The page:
I agree with Hillary Clinton that FBI Director James Comey’s letter of October 28, in which he reported to Congress about the new emails that were “pertinent” to her investigation, was the coup de grace that finally did her in. That was my suspicion when the letter was first published and that was my immediate conclusion when Donald Trump’s victory was announced. It hasn’t changed, either.
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In the meantime, there’s been an almost concerted effort by pundits on both the left and the right to diminish the significance of Comey’s intervention. This may be the more practical approach: it’s water under the bridge anyway. Who even wants to contemplate the possibility that the unwarranted intervention of an FBI director threw the elections, as if America was a Third World banana republic? What’s done is done, many people say, and now we should get on with our lives.
People on the right are pooh-poohing the FBI intervention theory because it delegitimizes their victory and casts doubt on Trump’s presidency. They would rather portray Clinton’s loss as an ideological rejection of her personally, as well as her party and ideology. Her accusations against Comey, which may not have been the wisest thing for her to do politically, will be portrayed as whining by a sore loser.
People on the left are trying to avoid going down this road because it’s a dead end. They can’t do anything about it and even if they could, they wouldn’t. Who wants to take on the FBI? They’re dainty upstanding liberals, not roughshod anything-goes conservatives. Better to reject the candidate that until 96 hours ago they touted as the most qualified to ever vie for the Presidency, to blame her for her own demise, to pinpoint her bad mistakes in the campaign and to list her past transgressions as evidence that she shouldn’t have run in the first place.
But it is precisely because of these past transgressions that Comey’s letter proved so lethal. Because of its context and timing, Comey confirmed what Trump had been saying throughout the last months of the campaign: that Clinton was crooked and should be in jail.
Trump’s entire strategy was based on branding Clinton as “Crooked Hillary.” Using the same method, he had disposed of Low Energy Bush, Little Marco and Lyin’ Ted. Trump paid lip service to issues and did his best to read programmatic speeches, he spoke about Obama Care and promised to destroy ISIS, but his main focus was on creating an equation in which Clinton equalled Crooked. Comey, aided and abetted by the news networks, sealed the deal.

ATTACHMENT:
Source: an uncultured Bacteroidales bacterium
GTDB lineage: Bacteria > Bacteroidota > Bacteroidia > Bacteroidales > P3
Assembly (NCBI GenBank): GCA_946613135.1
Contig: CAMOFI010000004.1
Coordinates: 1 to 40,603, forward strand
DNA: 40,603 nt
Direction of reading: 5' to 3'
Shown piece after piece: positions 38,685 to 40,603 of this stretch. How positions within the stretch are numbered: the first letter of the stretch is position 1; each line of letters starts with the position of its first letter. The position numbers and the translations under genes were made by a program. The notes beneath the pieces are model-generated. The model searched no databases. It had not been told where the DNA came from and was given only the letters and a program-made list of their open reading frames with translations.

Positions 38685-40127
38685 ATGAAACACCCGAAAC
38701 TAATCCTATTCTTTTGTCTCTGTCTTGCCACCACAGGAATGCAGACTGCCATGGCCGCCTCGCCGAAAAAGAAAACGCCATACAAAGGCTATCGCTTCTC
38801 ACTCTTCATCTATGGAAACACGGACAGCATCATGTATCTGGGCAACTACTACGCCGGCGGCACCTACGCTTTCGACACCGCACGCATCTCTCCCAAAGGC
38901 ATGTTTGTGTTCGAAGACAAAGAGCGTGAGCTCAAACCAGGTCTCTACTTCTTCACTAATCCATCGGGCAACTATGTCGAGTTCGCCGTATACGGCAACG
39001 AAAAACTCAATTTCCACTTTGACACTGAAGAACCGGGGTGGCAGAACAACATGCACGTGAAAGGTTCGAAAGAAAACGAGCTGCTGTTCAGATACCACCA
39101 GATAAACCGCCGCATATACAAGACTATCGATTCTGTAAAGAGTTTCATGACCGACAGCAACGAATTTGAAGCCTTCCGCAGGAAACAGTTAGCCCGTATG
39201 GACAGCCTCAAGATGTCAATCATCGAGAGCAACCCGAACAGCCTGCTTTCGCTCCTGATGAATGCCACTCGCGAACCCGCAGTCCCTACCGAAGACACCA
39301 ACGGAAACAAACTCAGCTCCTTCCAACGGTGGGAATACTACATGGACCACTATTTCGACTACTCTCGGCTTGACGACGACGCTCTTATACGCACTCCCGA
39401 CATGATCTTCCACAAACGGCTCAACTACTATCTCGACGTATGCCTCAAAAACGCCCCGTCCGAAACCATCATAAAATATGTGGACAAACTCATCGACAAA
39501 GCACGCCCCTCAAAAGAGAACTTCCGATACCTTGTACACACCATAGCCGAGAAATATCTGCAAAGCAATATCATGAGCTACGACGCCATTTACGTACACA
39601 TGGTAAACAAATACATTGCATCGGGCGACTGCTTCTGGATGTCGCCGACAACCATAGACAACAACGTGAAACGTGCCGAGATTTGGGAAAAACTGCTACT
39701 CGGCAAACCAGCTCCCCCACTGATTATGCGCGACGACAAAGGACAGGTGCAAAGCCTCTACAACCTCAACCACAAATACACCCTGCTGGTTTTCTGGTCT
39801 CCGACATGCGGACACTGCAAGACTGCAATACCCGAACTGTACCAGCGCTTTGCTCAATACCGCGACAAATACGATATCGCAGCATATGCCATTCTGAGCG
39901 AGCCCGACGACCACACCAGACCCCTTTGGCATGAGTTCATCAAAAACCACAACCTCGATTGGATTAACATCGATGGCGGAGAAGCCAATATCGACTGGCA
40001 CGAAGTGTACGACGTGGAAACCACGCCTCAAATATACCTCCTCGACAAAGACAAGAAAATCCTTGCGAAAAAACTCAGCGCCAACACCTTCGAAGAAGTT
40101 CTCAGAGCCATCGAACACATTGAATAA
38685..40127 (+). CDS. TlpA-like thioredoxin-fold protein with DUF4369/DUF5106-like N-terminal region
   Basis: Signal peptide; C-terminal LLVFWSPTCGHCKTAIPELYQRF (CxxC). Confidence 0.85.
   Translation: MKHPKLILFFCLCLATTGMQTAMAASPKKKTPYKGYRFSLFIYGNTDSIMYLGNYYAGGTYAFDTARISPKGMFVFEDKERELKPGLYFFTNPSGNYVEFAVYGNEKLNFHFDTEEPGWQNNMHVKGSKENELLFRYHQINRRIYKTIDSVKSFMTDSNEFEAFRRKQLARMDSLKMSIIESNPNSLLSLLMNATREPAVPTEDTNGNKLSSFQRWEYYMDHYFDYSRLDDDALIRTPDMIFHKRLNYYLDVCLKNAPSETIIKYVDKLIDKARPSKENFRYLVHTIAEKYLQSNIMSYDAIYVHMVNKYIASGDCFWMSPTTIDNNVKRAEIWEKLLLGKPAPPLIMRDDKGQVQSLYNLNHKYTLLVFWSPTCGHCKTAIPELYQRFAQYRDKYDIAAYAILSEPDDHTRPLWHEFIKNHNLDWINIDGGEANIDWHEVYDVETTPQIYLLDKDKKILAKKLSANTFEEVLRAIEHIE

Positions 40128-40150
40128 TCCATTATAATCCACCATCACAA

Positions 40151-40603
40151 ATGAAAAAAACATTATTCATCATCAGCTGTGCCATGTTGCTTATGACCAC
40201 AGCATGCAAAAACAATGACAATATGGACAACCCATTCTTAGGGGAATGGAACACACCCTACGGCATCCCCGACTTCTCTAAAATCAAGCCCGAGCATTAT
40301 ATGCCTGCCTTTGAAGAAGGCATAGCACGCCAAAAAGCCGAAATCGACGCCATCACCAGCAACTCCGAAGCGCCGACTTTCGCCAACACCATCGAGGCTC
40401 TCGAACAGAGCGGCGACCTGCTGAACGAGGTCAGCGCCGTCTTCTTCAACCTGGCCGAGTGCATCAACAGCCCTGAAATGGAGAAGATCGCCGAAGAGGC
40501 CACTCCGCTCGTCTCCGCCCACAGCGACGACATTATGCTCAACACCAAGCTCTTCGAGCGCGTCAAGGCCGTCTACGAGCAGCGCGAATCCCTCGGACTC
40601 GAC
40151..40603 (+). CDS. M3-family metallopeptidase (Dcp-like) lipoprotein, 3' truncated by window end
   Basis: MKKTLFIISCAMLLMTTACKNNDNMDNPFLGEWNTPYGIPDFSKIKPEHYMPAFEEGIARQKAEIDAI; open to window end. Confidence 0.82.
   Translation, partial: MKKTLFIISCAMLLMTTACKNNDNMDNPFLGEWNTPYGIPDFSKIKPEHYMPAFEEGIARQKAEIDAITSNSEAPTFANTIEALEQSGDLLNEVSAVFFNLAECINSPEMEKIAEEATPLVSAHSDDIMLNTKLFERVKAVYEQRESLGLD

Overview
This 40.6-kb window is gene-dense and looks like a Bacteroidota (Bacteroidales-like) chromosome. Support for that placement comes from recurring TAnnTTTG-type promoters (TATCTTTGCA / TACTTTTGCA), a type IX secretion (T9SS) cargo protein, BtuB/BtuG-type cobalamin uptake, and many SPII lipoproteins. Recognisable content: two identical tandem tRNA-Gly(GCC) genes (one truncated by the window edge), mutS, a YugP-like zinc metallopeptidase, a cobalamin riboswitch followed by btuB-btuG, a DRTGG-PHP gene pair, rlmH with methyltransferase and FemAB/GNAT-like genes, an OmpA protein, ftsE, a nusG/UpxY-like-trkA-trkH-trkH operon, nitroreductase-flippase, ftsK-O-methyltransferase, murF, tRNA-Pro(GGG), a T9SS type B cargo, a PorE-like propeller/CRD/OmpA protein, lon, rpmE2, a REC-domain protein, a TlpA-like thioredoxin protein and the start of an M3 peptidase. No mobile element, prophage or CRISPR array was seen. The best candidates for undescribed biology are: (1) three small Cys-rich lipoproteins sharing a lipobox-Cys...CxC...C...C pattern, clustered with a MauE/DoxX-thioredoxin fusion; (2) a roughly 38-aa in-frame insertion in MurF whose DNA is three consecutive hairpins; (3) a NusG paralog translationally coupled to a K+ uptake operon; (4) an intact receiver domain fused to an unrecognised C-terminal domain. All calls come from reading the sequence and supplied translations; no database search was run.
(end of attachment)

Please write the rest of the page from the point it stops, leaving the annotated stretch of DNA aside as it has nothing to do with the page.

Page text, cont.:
By concentrating and inflating Clinton’s problematic handling of her emails, her questionable conflict of interest vis a vis the Clinton Foundation and her downright stupid decision to take hundreds of thousands of dollars for speeches when she was already considering a White House run, Trump erased Clinton’s distinct advantages over him. If Clinton is crooked, no one pays attention to the fact that she has far more knowledge, experience and good judgment to be president than he ever will. To paraphrase a Skeeter Davis hit from the 1950’s, Clinton has forgotten more than Trump will ever know.
By framing Clinton in a one-dimensional “crooked” cage, Trump was trying to recreate the semblance of a reality show: Two people come out of nowhere, as if they were born yesterday, and all you know about them is that what you learn from the program. True, Americans learned that Trump was a racist and then that he was a sexist pig, but in life, timing is everything. Just as Trump’s campaign appeared to be losing steam and heading for certain defeat, Comey showed up. If this was indeed a reality show, the FBI director’s letter was the equivalent of “The tribe has spoken,” if not “You’re fired.” For the next seven days, up until the last Sunday before the elections, the news networks pounded this theme home, essentially confirming Trump’s message that it was more important than anything else.
The letter set off a chain reaction among wavering voters on both sides: It was as if a verdict had come down confirming everyone’s worst suspicions about Clinton personally and about the corrupt Washington establishment she represented in general. It superseded the identification of women with Clinton as the first woman president. It made Republicans decide to support Trump, even if they had to hold their noses. It convinced enough Democrats stay home, because, really, why bother. In an elections essentially decided by no more than 100,000 voters in Rust Belt states, the letter could very well have made all the difference.
Of course one can validly claim that Clinton had set herself up. If she hadn’t carried so much excess baggage, Comey wouldn’t have written a letter, and even if he’d had, it wouldn’t have brought her down. Perhaps. But one can’t escape the feeling that politicians and pundits and as well as law enforcement and justice professionals prefer not to gaze at the bottomless pit that opened up in front of their eyes 10 days before America went to the polls. They prefer to look away rather than face the possibility that, unwittingly or not, the head of the FBI had carried out a successful putsch. In America.